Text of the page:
Million Dollar Arm
Million Dollar Arm
Director: Craig Gillespie
Writer: Thomas McCarthy
Cast: Jon Hamm, Pitobash, Suraj Sharma, Madhur Mittal, Aasif Mandvi, Darshan Jariwala, Lake Bell, Alan Arkin, Bill Paxton, Gregory Alan Williams, Allyn Rachel, Tzi Ma, Rey Maualuga, Bar Paly, Jaspaul Sandhu
Synopsis: A sports agent stages an unconventional recruitment strategy to get talented Indian cricket players to play Major League Baseball.
MPAA Rating: Rated PG for mild language and some suggestive content
8 / 10
- Jon Hamm delivers an excellent performance
- The transition with JB was very well handled, and it never felt rushed
- Alan Arkin and Pitobash work great together, and definitely add a nice touch of comedy relief
- Film moves at a fairly decent pace
- Movie falls into various cliches that we've seen before in million of other sport movies
- Story is very predictable; even if you didn't know this was based on a true story
Sometimes to win, you have to change the game.
"Million Dollar Arm" may not be the best sports biopic that I've ever seen, but it's definitely worth checking out. Based on a true story. A savvy sports agent named JB (Jon Hamm) is down on his luck. Since he quit his job at a prestigious sporting agency, he's been trying to make it on his own; running his own small sporting agency that he's started. Sadly, he doesn't seem to be having much success. Losing out to bigger sporting agencies that can offer clients a million dollar signing bonus; which is unethical, and it's something he can't afford to do.
However, one day he comes upon the idea about maybe developing a young prospect that he can represent might be the best way to go. A prospect that hails from another country that hasn't been featured in any of the four major team sports in America. A prospect who can reign in a new demographic for a team; similar to how Yao Ming brought in more Chinese interest into the NBA. And since he recently saw a Cricket game taking place in India, JB decides that maybe it would be a good idea to develop an Indian Cricket bowler into a baseball pitcher.
Through a series of events, JB manages to pull what little resources he has to organize a competition in India called "The Million Dollar Arm"; with the help of a few wealthy investors of course. The idea is basically they would travel all over India, and they'd have all the native Cricket bowlers try out their pitching arm. Every contestant would have a chance to win some money, and two of the top contestants would have a chance to try out for a Major League Baseball team. However, it seems like bowlers aren't the only ones interested in this contest, as quite a few non Cricket players participate as well.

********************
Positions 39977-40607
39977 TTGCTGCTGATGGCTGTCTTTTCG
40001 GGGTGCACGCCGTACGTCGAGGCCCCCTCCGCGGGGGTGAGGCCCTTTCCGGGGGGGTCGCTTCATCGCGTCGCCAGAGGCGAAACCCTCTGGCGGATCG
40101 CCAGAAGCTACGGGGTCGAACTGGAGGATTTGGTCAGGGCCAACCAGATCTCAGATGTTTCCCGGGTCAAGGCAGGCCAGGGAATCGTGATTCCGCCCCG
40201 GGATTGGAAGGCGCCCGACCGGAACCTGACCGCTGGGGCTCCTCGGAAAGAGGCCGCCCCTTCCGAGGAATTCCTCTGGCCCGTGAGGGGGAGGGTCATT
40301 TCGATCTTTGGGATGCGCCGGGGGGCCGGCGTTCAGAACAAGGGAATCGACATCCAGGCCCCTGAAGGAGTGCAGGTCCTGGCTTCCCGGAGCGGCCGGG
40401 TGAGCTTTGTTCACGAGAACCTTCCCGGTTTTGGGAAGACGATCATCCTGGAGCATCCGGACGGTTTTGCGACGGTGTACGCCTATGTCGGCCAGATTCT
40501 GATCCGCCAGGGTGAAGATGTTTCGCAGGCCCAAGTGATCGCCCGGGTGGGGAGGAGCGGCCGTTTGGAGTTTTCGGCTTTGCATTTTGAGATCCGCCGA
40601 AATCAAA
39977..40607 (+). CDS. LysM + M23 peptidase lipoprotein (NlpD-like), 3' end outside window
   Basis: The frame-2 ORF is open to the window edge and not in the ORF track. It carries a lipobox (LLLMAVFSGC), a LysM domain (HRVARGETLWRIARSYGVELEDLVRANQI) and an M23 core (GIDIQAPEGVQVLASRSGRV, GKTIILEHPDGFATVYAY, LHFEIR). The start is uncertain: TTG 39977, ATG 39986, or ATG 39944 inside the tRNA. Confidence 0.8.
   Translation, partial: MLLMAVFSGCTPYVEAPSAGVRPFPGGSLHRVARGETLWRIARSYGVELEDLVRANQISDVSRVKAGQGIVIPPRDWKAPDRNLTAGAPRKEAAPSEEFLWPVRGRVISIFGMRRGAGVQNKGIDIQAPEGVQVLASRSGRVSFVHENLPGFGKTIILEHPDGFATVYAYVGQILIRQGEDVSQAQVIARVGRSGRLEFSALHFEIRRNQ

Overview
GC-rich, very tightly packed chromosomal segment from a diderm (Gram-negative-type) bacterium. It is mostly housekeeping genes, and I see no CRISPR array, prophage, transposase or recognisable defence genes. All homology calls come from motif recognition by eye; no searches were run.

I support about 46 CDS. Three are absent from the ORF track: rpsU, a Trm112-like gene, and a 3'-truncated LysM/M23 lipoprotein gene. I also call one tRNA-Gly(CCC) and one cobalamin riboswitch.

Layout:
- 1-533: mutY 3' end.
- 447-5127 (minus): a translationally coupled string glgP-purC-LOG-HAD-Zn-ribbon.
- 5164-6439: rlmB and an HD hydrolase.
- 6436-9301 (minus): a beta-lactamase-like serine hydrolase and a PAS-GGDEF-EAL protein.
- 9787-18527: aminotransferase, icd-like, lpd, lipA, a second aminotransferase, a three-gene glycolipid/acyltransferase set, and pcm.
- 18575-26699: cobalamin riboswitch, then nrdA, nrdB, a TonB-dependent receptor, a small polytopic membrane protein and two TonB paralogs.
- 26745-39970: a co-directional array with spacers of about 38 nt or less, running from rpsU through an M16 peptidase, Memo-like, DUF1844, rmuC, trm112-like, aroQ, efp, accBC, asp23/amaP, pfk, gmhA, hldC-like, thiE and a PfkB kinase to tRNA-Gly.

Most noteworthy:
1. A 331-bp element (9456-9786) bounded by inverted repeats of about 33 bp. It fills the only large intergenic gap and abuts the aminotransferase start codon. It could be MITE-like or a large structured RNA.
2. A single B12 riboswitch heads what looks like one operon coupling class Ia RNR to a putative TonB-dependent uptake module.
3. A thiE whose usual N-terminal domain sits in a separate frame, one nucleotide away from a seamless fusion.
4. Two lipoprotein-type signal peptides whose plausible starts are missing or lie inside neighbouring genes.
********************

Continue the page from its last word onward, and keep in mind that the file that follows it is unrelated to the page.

To make a long story short, JB finds a couple of new prospects, but they have difficulty dealing with the pressure. Along the way, JB is forced to learn that sometimes there's more to life than just business, and how sometimes you have to be willing to show someone how much you care about them in order for them to succeed. If you've seen a lot of underdog sport movies, then you should have a general idea on how this film plays out, as "Million Dollar Arm" basically hits every cliche in the book.
Heck, even the romance between JB and Brenda (Lake Bell) is nothing if not insanely predictable. You have two people living next door to each other because she happens to be renting his pool house from him. His friend mentions how "cute" she is, yet he claims not to be interested. JB dates nothing but supermodels, who we barely even get to know. She dates some hot guy that breaks up with her later on. The two prospects, Dinesh and Rinku, both form a bond with her, as she becomes like their surrogate mother figure; while I guess you could say JB is expected to become like their father figure, and you can pretty much tell what happens from here. It's basically just another love story subplot where you have two characters that claim not to be interested in each other at first, but they somehow fall in love at the end. Don't you just love it when Hollywood stays true to formula like that?
Hell, there's even some cliched Hollywood speech around the end that motivates Rinku and Dinesh, during their last shot at the Majors. Indeed, this movie is riddled with cliches, as you'd have to be an idiot not to see how this film plays out, after watching the first thirty minutes of it. However, does that mean "Million Dollar Arm" is a bad film though?
Not remotely. Sure, I'll be the first to admit that "Million Dollar Arm" does have it's fair share of problems, but it's still enjoyable. Jon Hamm delivers a great performance, as his transition from uptight jerk to being a family friendly kind of guy seems very natural, and it never feels rushed. Plus, the pacing is nicely put together.
Alan Arkin and Pitobash both add a great deal of humor throughout the film. Alan Arkin plays the lazy baseball scout, who's laid back in his old age; while Pitobash plays the young Indian assistant to JB, who comes off as a overly zealous person. When you have these two together in a scene, it's pure comedic gold, as audiences won't be able to help but laugh.
Overall, I wouldn't go out of my way to say that "Million Dollar Arm" is a great movie by any means, but it's very enjoyable for what it is. The story is fairly decent, and if you can look past all the cliches, then you'll find yourself enthralled in a well executed story. Definitely worth seeing in theaters if you haven't already.
Rinku Singh and Dinesh Kumar Patel Segment on ABC News
Outside the Lines- Rinku and Dinesh
© 2014 Steven Escareno
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